Here at Revolver, we're always on the hunt for great new music — indeed, it's a big part of our jobs. With that in mind, here are the tracks released this week in metal, hard rock, hardcore and beyond that have been on heavy rotation at Revolver HQ. For your listening pleasure, we've also compiled the songs in a Spotify playlist, below, which will grow each week.
Ghost - "Dance Macabre"
Living up to its name — which translates into "dance of death" — the latest single from Ghost's forthcoming fourth record Prequelle is an exuberant number that is equal parts defiant Pat Benatar anthem, Bark at the Moon riff fest and catchy-as-hell party jam. With piano accents, cooing background vocals, massive chorus and a ridiculously awesome melodic-shred solo, this stadium-sized rocker would be just as fitting for an Eighties-movie montage scene or for doing shots with your beloved and watching the world burn.
Uniform & the Body - "Come and See"
The off-kilter combination of Rhode Island experimentalists the Body and NYC industrialists Uniform allows for a kind of distorted tribalism that's boundary-pushing and aggressive, as exemplified by the first song "Come and See" off the two duos' upcoming collaborative album, Mental Wounds Not Healing. Uniform provide a pulsing surge through the song's underbelly, atop of which the Body howl animalistically, contrasting the synthetic electronics to create a tense, dynamic mix of beast and machine.
Egg Men - "Outside the Shell"
With no press releases, website or other sources of background info to their name, the hardcore supergroup Egg Men are a tough bunch of hatchlings to crack. Here is what we do know: The four-piece comprises members of some of the most reputable, hardest-working hardcore bands active today — Turnstile! Krimewatch! Fury! Big Bite! — and their debut song, "Outside the Shell," is a fucking blast to listen to. Infectiously old-school and unflinchingly goofy, it takes the cheeky with the caustic, melding whistled hooks, trippy reverb-soaked guitars and sprightly go-go beats. Soaking up the Egg Men's good cheer, you can clearly tell that the band had the time of their lives putting this one together — and hey, that's more than enough of a bio for us.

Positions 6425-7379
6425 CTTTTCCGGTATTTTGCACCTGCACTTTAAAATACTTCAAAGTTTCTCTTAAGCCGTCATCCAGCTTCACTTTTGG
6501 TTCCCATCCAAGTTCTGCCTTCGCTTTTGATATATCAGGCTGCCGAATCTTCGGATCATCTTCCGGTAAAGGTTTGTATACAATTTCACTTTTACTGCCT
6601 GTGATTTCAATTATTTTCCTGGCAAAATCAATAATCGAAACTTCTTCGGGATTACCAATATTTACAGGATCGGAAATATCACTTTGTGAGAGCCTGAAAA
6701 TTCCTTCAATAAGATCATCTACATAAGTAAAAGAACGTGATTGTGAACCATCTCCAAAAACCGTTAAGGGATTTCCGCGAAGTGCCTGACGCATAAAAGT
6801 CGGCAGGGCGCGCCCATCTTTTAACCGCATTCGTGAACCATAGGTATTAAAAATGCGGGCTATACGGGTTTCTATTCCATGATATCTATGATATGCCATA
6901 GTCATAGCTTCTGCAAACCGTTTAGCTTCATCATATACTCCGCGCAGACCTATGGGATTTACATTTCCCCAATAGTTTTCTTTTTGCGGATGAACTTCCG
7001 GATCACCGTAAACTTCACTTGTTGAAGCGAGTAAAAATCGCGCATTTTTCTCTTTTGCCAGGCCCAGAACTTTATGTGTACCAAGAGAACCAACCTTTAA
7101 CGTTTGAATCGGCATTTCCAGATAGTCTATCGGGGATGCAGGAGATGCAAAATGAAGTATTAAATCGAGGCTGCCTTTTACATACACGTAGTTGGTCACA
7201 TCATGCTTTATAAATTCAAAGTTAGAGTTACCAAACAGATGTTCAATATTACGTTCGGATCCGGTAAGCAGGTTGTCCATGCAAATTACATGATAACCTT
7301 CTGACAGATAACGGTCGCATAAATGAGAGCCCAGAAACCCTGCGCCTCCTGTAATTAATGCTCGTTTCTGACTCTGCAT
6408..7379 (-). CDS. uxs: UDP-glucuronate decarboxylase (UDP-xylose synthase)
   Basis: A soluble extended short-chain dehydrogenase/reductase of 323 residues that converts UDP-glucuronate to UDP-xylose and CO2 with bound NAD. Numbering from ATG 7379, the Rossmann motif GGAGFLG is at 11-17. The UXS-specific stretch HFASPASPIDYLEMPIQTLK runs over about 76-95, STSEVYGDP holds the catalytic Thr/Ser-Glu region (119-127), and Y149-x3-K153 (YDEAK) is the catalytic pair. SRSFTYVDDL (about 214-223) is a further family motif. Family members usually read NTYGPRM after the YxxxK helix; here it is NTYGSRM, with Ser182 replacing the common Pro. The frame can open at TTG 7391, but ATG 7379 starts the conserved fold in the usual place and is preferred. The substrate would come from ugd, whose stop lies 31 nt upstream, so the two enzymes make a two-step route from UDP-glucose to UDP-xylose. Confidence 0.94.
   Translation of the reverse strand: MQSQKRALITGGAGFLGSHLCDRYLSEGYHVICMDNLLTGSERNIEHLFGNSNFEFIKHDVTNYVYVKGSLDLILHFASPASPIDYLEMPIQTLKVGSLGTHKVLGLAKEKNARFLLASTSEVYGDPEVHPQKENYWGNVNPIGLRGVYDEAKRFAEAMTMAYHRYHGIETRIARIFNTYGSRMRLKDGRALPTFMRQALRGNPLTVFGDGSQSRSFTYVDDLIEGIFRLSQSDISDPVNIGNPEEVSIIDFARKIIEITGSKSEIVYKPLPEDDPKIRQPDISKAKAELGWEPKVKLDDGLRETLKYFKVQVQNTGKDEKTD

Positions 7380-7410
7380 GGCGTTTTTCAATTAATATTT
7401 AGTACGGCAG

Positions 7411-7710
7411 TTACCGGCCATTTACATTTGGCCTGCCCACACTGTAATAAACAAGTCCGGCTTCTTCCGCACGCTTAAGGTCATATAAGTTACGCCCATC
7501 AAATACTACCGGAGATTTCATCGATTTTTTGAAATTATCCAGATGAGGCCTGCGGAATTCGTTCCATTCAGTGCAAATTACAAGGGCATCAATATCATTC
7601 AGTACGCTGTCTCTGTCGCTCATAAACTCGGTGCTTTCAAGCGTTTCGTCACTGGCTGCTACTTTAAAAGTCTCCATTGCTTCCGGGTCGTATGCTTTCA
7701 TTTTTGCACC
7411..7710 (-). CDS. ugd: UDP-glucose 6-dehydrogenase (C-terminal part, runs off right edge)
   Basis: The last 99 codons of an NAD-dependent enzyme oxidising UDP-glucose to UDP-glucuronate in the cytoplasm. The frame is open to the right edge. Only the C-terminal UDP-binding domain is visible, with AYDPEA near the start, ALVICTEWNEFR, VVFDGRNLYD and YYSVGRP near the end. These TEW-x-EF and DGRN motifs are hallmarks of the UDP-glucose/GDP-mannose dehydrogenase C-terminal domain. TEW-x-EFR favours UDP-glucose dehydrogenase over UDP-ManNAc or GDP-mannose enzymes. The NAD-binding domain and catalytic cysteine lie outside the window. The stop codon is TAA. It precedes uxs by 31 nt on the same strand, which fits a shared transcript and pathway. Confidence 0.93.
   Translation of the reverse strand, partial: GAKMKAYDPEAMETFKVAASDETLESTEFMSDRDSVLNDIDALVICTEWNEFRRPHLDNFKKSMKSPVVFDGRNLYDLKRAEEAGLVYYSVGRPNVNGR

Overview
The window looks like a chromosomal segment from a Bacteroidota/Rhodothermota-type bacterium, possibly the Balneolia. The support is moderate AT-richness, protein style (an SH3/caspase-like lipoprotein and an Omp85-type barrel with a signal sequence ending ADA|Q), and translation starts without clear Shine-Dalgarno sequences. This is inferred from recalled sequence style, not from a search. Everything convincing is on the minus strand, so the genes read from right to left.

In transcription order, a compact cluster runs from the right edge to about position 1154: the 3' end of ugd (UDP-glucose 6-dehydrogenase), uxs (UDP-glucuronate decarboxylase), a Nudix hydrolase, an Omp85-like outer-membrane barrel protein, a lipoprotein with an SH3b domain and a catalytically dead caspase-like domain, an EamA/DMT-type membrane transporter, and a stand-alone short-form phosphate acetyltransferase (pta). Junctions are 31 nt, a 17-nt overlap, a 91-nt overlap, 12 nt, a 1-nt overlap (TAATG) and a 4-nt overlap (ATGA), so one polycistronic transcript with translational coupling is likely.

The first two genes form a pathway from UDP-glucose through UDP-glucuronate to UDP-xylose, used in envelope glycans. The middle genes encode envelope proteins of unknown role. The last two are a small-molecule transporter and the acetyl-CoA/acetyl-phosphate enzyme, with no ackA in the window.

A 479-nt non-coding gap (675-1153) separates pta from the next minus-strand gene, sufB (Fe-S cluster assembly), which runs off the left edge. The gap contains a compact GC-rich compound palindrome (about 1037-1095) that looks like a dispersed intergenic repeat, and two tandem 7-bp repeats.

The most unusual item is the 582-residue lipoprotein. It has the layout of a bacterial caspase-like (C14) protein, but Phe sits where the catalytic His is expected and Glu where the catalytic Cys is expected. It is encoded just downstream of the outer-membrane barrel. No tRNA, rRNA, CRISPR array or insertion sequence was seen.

YOB - "Our Raw Heart"
Reviewing a YOB track is on par with reviewing a feeling or an emotion — there is a certain primal spirituality instilled in every single YOB offering that is wholly the prog-doom band's own. In the case of "Our Raw Heart," the track feels like a tragic love story, filled with years of passion — volatile and otherwise — coming to head in a sad quiet moment when the romantic partners separate and one takes a long, slow walk away, never to return. It's beautiful, intense and damn near perfect.
Birds in Row - "15-38"
Six years after releasing their stunning Deathwish Inc. debut, You, Me & the Violence, French avant-punk outfit Birds in Row have resurfaced with "15-38," a somber new stomper that leavens the trio's murky hardcore with crackling goth-pop. With its carefully measured, cleanly sung melodies and gauzy textures, the track's opening half could easily pass for a long-lost Joy Division cut. Its tail-end, by contrast, teaches a master class in Converge-y chaos with a sudden, thrilling pivot back to primitivity. Judging by "15-38," Birds in Row's anticipated sophomore album, We Already Lost the World, should prove a major gain for post-hardcore fans.
Them Are Us Too - "Grey Water"
The passing of Them Are Us Too's Cash Askew in the 2016 Ghost Ship warehouse fire is still a hard pill to swallow: They were so young, the dream-pop duo was swelling toward becoming a juggernaut and the songs that were written with Kennedy Ashlyn were light years beyond what should have been capable by a pair of their age. Their self-titled album was an important document displaying tons of vision, and now we are fortunate enough to have another LP, created posthumously: Amends. The first single is "Grey Water" and we'll be damned if it doesn't sound heaven-sent, a mix of influences like Cocteau Twins, Kate Bush, the Cure and more converging into a single flower blossoming from a crack in the concrete. Cash, you are still missed, but we're glad to have another piece of work of yours to treasure forever.